In addition to scientists at respectable institutions who work on LENR, there are also some inventors and entrepreneurs who claim to be developing practical LENR-based devices. I mentioned two in my 2015 article. One was a controversial Italian engineer, Andrea Rossi. His claims in 2011 had attracted me to the topic in the first place, and in 2015 he seemed to be doing well. The other was a less colourful inventor, Robert Godes, whose Berkeley-based company Brillouin Energy also claimed to be on a path to a commercial LENR reactor.
My critics were confident that both Mr Rossi and Mr Godes must be frauds, or else deeply confused. What other possibilities are there, after all, if – as my critics were convinced – there’s no genuine LENR? I thought that this dismissal was far too hasty. I wasn’t certain by any means that Rossi or Godes did have what they claimed, but I thought that the probability was well above a reasonable attention threshold (given what success might mean).
With several critics, these differences of opinion led to bets, at long odds. I would win the bets if, after three years, at least one of Rossi or Godes had ‘produced fairly convincing evidence (> 50% credence) that their new technology that generates substantial excess heat relative to electrical and chemical inputs.’ If my opponents and I couldn’t agree whether this is the case, the question would go to a panel of three judges for arbitration. (Either way, the proceeds will support research on existential risk.)
The three years is now up, so how am I faring? About Rossi, I am happy to concede that he hasn’t made it to the finishing line, even at a modest 50% credence. I think there is still some reason to think that that he may have something, based in part on claimed replications by far less colourful figures. But there is also evidence of dishonesty, especially in his dealings with his US backer, Industrial Heat.
Luckily for me, I backed the ants as well as the grasshopper. About Godes’ Brillouin Energy (BEC) the news is much better. There are now three positive reports (from 2016, 2017, and 2018) by an independent tester, Dr Francis Tanzella, at the Menlo Park lab of SRI International. The first report already confirmed low levels of excess heat, and important progress in reproducibility:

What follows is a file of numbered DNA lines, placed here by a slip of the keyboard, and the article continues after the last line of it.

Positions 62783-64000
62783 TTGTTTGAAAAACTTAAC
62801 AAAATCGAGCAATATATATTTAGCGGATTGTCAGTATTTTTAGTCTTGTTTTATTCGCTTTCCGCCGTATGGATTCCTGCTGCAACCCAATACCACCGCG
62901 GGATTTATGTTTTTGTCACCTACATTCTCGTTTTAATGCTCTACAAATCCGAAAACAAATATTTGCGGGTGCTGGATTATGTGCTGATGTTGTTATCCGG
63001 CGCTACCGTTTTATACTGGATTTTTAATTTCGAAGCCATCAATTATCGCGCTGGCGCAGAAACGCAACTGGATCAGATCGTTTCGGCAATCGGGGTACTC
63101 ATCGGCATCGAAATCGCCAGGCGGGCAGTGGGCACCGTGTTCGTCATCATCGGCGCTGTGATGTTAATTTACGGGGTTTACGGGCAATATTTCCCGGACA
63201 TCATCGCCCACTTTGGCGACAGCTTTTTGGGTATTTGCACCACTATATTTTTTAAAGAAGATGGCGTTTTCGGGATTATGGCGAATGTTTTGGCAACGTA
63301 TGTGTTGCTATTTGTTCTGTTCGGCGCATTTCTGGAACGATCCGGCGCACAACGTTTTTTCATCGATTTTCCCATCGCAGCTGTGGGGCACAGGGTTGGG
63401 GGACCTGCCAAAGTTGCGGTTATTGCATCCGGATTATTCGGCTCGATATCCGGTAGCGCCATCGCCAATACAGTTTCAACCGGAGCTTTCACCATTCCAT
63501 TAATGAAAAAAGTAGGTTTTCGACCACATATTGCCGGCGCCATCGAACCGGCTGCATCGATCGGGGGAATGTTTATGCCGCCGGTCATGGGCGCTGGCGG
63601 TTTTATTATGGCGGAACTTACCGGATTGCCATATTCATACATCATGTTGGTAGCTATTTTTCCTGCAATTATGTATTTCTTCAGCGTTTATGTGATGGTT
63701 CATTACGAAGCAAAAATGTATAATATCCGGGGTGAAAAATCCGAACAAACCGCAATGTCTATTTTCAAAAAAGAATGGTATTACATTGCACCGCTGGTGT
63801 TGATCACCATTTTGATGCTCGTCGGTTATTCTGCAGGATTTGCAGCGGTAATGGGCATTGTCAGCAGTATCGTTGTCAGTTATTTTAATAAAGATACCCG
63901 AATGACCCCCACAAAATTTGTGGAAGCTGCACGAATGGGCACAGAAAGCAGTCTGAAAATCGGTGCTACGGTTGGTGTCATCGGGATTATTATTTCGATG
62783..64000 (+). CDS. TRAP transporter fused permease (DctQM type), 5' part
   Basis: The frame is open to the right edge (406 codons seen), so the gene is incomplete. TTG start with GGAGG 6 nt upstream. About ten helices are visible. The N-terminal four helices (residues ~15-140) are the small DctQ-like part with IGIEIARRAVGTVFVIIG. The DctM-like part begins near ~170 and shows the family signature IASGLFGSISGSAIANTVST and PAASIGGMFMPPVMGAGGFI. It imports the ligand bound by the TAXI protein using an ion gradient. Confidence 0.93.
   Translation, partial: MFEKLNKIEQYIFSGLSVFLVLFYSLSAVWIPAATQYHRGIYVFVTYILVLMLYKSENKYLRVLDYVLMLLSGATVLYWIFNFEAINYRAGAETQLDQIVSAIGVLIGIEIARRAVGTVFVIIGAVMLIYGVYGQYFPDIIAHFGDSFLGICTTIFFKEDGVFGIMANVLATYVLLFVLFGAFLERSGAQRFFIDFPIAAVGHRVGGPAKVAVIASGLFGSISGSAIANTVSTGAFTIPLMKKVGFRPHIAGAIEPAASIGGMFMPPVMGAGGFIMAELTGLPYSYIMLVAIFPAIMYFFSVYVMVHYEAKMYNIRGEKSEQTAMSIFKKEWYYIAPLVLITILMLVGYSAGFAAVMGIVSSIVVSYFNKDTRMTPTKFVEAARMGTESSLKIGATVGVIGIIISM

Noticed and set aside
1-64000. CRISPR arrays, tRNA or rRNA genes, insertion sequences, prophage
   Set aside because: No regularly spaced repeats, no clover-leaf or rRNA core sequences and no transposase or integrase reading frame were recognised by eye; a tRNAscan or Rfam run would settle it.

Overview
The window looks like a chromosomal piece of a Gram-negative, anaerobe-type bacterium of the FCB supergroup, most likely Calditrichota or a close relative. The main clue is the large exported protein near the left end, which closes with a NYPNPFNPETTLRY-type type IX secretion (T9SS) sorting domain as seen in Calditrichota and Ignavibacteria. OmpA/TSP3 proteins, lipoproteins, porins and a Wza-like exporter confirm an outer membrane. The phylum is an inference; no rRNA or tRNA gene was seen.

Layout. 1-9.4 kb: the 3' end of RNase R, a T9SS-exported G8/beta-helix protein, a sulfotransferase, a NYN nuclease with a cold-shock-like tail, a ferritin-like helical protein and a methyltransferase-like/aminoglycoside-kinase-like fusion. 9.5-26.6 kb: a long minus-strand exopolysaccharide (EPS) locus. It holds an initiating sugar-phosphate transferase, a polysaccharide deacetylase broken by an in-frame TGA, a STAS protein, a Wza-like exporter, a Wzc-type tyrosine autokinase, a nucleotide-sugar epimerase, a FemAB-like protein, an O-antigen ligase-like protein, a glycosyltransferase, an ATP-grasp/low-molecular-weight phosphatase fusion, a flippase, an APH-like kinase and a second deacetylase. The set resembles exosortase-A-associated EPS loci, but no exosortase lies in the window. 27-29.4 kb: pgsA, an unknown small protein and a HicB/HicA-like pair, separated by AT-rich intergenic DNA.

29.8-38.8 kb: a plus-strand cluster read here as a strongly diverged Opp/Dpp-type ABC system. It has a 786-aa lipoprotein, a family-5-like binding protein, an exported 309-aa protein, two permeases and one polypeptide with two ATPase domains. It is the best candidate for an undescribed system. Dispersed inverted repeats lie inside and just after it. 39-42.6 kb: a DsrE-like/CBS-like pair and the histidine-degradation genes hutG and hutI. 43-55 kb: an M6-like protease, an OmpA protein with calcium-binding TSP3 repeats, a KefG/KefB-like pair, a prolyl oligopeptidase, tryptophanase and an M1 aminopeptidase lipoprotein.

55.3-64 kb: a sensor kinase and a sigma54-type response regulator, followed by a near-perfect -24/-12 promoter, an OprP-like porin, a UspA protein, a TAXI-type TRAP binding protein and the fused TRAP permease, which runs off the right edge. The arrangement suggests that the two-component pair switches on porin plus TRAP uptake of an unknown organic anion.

This transportable and reproducible reactor system is extremely important and extremely rare. These two characteristics, coupled with the ability to start and stop the reaction at will are, to my knowledge, unique in the LENR field to date.
The more recent reports describe steady progress in two directions. First, a modest improvement in excess heat as measured by the the so-called Coefficient of Performance (COP) – the ratio of output power to input power. Second, a large increase in the absolute level of excess heat, from a few milliwatts in 2016 to several watts in early 2018.
The last of Dr Tanzella’s three reports covers the period to July 2018. Since then, BEC themselves have claimed even better results – consistent output power around twice the level of input power, with excess heat of around 50 watts.
What are the options, if we are not to take these reports at face value? Essentially, one needs to dismiss as incompetent or fraudulent not only Mr Godes and his BEC team, but also Dr Tanzella and his SRI colleagues. However, as the 2018 report notes, SRI ‘brought over 75 person-years of calorimeter design, operation, and analysis experience to this process’, much of it in the field of LENR. SRI, and Dr Tanzella himself, are among the most experienced experts in the field.
Accordingly, it seems to me greatly more likely than not that BEC do have what they claim – in the words of my bet, a device that ‘generates substantial excess heat relative to electrical and chemical inputs’. Readers wishing to make up their own minds should study Dr Tanzella’s reports, and listen to a recent podcast in which he speaks about his work. (The same site also offers a recent interview with Robert Godes, in which he discusses BEC’s latest results.)